Most editions of classic books have introductions before the main text, but how many readers actually read these? I never read the introduction if I’m experiencing a classic book for the first time, because introductions invariably contain spoilers or quotations from the text I’m about to read. If I find the book interesting and I want more context, I’ll go back to the introduction. Some of these can be academic and full of jargon, so not very accessible to the general reader but possibly useful for students. It really depends on who’s written the introduction.
Pictured above: The Penguin Classics edition of Jane Eyre, which summarises the plot in the first paragraph!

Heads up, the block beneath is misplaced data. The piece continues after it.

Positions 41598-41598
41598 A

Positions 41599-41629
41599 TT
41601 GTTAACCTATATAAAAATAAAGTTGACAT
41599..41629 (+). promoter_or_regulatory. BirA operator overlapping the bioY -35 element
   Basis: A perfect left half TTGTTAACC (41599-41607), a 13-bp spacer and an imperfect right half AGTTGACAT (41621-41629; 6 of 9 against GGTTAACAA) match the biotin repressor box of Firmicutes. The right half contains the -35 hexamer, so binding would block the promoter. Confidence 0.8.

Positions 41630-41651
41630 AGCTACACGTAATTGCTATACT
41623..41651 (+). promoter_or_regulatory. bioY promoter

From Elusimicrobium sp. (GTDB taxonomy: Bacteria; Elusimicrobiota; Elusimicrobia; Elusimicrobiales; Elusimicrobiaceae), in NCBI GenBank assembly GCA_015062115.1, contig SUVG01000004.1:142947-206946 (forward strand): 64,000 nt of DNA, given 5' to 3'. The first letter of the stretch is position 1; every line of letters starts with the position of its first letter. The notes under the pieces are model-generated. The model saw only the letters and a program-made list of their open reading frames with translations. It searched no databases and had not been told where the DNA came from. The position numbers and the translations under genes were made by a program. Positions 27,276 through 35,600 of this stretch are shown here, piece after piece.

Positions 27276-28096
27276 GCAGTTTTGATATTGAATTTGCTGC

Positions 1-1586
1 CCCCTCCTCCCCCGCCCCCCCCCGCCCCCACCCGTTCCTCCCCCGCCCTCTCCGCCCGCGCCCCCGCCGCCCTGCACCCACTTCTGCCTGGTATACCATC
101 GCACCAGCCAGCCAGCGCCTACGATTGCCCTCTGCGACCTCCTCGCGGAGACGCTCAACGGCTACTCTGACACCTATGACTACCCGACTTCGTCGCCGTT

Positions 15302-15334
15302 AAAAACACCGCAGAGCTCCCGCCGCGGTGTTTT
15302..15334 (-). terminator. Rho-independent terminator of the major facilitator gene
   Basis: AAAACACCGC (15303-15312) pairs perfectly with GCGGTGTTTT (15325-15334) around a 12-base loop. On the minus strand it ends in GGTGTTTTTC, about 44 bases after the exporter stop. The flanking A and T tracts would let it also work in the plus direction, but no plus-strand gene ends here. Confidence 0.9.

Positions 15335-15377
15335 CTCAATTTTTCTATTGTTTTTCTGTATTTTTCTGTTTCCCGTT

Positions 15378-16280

Then there are introductions to new books, or books which have made an impact since publication but are not yet considered classics. These are more likely to be accessible and to not contain spoilers. They might also function as endorsements for the text by a well-known figure in the same field and are trying to persuade you to continue reading. These I will probably read if they’re short. Sometimes a book has material at the end of the main text instead of an introduction and I like this idea better. I prefer to dive into a book with little prior knowledge, so I can better form my own opinions.
Do you read the introductions to books?